I went to Katowice not one, but three times, and I felt that resistance. Governments are still afraid to move forward. They feel the costs of climate action forgetting that the costs of inaction are much bigger than any costs of climate action. It’s very good to see – as we know, that nature does not negotiate – it’s very good to see youth in the frontline and I’m delighted to be with you here today and to learn from you, what you want us to do.

Thank you very much for your presence and it’s very important that your own government recognizes you’re a very important influence in what has been the exemplary New Zealand leadership in this regard.

 

Note to Correspondents

Secretary-General’s upcoming travel to Geneva and the South Pacific

On May 12, the Secretary-General will travel to the South Pacific to spotlight the issue of climate change ahead of the Climate Action Summit that he is convening in September in New York. This visit will take him to New Zealand, Fiji, Tuvalu and Vanuatu.

In each country, the Secretary-General will meet government leaders, civil society representatives and youth groups to hear from those already impacted by climate change and who are also successfully engaging in meaningful climate action.

In Fiji, the Secretary-General will be at the Pacific Island Forum, where he will meet with senior governments officials from each Member State in attendance, as well as with members of civil society.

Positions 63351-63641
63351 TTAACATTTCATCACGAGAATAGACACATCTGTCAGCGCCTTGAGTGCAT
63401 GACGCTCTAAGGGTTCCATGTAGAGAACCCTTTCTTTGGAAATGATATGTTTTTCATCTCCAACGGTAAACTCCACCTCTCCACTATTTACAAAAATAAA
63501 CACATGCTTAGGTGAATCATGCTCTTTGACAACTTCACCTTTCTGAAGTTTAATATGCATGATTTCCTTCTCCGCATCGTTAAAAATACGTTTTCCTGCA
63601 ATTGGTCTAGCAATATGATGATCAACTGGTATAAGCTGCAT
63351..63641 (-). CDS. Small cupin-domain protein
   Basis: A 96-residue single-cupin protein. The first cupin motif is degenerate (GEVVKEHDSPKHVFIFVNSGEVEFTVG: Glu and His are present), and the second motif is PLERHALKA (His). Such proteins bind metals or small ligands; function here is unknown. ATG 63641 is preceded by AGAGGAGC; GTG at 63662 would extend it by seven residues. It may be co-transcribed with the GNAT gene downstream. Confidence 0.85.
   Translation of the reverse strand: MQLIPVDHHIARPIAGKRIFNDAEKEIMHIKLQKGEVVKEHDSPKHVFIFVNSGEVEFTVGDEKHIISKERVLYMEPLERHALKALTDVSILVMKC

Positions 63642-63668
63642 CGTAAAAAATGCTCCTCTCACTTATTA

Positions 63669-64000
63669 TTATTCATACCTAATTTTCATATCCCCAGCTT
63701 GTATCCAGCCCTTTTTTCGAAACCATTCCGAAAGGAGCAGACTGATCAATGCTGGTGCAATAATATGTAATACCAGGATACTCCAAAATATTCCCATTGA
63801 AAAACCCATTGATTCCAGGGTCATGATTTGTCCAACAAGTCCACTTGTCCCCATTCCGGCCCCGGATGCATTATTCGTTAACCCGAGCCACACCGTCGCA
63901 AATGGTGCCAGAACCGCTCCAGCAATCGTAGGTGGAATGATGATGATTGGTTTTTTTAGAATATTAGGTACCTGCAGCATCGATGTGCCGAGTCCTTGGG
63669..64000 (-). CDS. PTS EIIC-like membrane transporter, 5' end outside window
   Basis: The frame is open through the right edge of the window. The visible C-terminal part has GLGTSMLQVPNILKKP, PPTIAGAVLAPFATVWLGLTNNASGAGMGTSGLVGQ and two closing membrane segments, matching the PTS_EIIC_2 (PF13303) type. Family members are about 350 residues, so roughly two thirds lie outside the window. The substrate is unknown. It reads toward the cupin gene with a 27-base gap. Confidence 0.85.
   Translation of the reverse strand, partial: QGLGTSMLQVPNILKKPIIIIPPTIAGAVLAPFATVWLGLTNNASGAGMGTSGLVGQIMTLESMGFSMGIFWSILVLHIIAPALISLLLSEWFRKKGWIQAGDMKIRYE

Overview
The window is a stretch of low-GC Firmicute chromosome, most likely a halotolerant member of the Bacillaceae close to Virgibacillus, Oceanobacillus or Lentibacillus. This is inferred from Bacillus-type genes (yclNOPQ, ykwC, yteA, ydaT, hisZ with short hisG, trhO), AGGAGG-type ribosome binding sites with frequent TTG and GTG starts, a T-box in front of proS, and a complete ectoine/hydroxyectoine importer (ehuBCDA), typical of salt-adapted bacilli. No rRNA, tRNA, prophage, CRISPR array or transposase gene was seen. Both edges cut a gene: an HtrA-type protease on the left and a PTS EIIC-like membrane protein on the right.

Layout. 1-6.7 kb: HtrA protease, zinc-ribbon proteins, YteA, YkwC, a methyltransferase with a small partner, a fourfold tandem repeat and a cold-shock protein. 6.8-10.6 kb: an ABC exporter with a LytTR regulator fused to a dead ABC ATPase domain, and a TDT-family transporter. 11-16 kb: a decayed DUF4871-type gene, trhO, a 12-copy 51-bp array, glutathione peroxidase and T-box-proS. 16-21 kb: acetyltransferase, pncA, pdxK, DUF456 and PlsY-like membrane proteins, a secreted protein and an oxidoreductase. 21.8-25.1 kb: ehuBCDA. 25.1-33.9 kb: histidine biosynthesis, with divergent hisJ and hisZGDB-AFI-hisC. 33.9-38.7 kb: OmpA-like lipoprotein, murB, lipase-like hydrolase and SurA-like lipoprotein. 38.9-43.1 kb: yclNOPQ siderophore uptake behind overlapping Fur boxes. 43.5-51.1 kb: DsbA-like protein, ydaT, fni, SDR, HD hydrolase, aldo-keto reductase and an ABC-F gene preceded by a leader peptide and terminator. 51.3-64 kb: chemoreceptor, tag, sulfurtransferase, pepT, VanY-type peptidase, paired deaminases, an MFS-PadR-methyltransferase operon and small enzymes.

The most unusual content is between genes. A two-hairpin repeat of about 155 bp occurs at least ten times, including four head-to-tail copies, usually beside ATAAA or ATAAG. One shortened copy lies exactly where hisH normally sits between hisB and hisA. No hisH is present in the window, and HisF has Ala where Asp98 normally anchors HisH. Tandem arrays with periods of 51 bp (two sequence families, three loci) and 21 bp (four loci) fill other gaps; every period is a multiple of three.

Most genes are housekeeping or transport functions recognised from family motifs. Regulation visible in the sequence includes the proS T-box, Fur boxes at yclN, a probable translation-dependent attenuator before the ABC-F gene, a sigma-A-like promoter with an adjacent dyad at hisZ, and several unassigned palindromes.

In New Zealand, the Secretary-General will meet with Muslim leaders in Christchurch to express his solidarity following the 15 March terrorist attack.

Prior to traveling to the Pacific, the Secretary-General will be in Geneva from 8-10 May to attend the spring meeting of the UN Chief Executives Board (CEB). This is one of the semi-annual meetings that brings together, under the chairmanship of the Secretary-General, the executive heads of 31 UN system entities. This session, which will be hosted by the International Labour Organization (ILO) on the occasion of its 100th anniversary, will focus on the future of work in the digital age. The heads of the UN entities will also look to agree on ambitious and concrete steps to address climate change in advance of the September Climate Summit.

While in Geneva, the Secretary-General will also address a special session of the World Trade Organization’s General Council, where he will stress the importance of preserving the multilateral rules-based order – including on trade – for a fair globalization and the achievement of the Sustainable Development Goals.

The Secretary-General will be back in New York on 19 May.

UN OCHA Responding to Humanitarian Crises in the Region

On the 7 November an Asia Pacific delegation from UN Office for Coordination of Humanitarian  Affairs (OCHA) addressed a diplomatic briefing hosted by UNIC Canberra at our office.

Ms Anne Colquhoun, UN OCHA Head of Office for the Pacific Islands gave a comprehensive briefing on work in the Pacific region some of which is emergency response preparedness.

Part of this work she said included sector partnerships and coordination – working on packages that included emergency response architecture legislation and national management systems.